A Complete Biography of Charlie Chaplin and his Life

Biography of Charles Chaplin and his Life

The first three decades of the 20th century saw the birth and splendor of silent films and the emergence of talented actors and filmmakers who enjoyed immense popularity. Of all of them, none would reach such unanimous recognition among the public and critics as the British Charles Chaplin (1889-1977), considered one of the great geniuses in the history of the seventh art.

Charles Chaplin characterized as Charlot

Creator of the tender and humane Charlot, a more universal character if possible than the same actor and filmmaker, Charlie Chaplin in his mature filmography surpassed the merely playful idiosyncrasy of the comic genre to convey to the public his critical perspective on savage capitalism, the rise of the totalitarianism and the dehumanization of the modern world. The depth of such charges, the validity of which we verified when we revisited his films, came to put him in the crosshairs of the American “witch hunt”, to the point of forcing him to return to his country: no fact better illustrates his insubordinate status as a committed artist.


Charlie Spencer Chaplin’s parents were Jewish singers and various actors who, in their time, achieved reasonable success. Especially the mother, Hannah Hili, daughter of a shoemaker, petite, funny and with a nice voice. The child was born at eight o’clock in the afternoon on April 16, 1889, on East Lane, Walworth, London.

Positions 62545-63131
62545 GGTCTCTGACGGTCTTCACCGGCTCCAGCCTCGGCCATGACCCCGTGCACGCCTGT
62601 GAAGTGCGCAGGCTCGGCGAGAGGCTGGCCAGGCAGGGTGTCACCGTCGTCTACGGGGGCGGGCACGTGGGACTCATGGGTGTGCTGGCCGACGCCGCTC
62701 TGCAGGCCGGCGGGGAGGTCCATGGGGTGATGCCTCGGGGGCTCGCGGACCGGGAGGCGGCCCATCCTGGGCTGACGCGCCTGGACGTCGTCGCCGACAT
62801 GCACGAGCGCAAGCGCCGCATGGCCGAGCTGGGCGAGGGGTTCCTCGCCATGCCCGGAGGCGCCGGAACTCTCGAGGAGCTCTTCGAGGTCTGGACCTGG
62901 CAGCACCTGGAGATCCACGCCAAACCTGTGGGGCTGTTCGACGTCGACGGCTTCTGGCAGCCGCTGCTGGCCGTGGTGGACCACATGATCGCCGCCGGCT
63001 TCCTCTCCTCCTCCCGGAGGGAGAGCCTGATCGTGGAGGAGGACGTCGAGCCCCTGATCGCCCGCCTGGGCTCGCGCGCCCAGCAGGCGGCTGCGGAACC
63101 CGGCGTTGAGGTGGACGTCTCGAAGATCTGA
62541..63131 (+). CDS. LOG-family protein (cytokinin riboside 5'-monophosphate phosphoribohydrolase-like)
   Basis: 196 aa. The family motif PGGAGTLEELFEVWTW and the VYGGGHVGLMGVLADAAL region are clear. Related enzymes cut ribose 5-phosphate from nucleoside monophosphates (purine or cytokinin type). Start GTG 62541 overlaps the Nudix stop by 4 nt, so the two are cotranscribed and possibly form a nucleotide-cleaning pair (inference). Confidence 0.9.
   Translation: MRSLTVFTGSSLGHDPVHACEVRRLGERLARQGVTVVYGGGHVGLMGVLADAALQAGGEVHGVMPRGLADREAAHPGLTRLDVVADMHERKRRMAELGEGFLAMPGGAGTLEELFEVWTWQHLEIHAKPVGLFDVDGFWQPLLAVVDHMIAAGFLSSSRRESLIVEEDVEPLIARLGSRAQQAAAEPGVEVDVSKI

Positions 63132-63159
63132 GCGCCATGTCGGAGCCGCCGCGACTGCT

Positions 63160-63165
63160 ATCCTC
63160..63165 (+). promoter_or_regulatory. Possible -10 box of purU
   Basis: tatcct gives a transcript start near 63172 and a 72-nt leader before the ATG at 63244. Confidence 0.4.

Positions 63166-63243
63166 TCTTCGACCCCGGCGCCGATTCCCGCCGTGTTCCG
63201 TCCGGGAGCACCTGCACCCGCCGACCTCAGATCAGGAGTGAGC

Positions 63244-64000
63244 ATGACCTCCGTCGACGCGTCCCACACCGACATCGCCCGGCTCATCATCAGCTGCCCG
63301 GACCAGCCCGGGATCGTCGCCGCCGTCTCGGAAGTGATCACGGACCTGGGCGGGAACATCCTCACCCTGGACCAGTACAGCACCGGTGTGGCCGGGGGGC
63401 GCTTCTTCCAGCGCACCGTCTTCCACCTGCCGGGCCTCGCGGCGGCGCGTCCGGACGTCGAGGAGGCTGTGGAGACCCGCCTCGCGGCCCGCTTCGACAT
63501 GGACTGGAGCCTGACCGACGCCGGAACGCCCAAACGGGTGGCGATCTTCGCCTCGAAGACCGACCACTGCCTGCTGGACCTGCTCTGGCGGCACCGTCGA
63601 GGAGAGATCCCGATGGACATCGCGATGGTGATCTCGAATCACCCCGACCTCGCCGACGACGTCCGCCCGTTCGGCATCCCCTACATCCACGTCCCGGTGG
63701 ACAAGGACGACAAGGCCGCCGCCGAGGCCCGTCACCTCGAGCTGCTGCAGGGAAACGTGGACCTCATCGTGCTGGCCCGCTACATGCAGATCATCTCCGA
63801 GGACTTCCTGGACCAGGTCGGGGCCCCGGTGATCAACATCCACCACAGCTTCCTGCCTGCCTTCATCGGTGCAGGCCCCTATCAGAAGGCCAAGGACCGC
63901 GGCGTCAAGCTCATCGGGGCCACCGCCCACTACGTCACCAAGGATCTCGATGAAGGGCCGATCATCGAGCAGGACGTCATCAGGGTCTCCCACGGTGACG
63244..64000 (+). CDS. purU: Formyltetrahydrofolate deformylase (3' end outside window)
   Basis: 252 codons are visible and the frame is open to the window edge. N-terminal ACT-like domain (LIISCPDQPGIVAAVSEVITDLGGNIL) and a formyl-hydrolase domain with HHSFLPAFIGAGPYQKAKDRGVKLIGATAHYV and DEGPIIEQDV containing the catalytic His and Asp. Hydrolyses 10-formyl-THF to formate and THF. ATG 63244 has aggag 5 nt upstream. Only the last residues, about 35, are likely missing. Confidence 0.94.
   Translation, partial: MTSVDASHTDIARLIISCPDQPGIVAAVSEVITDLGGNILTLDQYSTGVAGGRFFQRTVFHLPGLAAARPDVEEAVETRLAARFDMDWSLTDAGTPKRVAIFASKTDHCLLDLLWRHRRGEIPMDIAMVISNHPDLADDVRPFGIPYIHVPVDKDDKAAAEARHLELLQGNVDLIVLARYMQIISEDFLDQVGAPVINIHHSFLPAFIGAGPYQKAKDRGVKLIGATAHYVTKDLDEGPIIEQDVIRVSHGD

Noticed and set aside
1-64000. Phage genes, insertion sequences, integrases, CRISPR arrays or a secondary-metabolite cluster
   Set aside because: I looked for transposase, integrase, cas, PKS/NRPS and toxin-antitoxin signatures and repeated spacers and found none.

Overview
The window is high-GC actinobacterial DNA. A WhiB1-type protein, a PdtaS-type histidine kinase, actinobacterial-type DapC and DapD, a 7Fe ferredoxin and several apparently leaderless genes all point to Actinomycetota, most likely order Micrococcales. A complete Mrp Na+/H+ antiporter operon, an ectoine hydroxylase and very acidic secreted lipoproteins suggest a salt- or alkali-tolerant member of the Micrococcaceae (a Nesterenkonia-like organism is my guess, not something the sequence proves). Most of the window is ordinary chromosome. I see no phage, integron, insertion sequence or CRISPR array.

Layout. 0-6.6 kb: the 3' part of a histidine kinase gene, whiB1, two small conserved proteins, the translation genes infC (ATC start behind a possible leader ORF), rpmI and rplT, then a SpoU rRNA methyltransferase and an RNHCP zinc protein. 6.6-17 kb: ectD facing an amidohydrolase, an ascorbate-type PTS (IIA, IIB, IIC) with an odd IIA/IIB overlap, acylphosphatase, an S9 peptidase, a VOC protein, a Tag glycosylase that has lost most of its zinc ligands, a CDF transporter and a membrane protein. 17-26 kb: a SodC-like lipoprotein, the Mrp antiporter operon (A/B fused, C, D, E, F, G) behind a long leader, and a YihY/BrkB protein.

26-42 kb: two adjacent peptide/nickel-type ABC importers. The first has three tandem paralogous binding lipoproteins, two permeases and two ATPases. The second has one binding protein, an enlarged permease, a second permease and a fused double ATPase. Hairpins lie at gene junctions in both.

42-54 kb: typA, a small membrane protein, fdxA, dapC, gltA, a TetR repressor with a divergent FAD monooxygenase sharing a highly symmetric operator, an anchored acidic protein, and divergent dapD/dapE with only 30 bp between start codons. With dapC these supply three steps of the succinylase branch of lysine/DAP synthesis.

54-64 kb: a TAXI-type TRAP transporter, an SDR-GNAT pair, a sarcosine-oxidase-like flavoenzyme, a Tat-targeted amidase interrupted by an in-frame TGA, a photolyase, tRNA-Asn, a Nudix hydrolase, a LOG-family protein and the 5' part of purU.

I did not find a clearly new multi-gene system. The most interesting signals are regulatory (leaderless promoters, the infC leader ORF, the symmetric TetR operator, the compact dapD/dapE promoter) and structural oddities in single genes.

It was not a good time for the family. The father, Charles, had left home in pursuit of his alcoholic hobby, and Hannah was forced to support her children Sydney and Charles on her own. He was at the peak of his artistic career under the pseudonym Lily Harvey, but his voice was beginning to fail. In 1894, during a performance at Aldershot, his twittering broke in the middle of a song. The businessman sent five-year-old little Charles on stage, who imitated Lily’s voice including the final faintness, much to the amusement of the public. That was his artistic debut.

Chaplin in A Night Out ( Night owl Charlot, 1915)

Failure and lack of money disrupted Hanna Hill’s mental health, and she began to show signs of misplacement. She and the children moved to the Lambeth Street nursing home. Sydney and Charlie attended Hanwell’s Poor Children’s School for a time, suffering from its severe discipline and ridicule from the more fortunate children. In 1896 the state of Hannah was forced to confine it in a brakepathic sanitarium. The following year Charlie joined the Eight Lancashire Lads, a group of amateur youth actors who toured the villages. Later he was part of other traveling companies, already professional but very modest. In 1898 the father died, while Charlie Chaplin was already an expert child actor.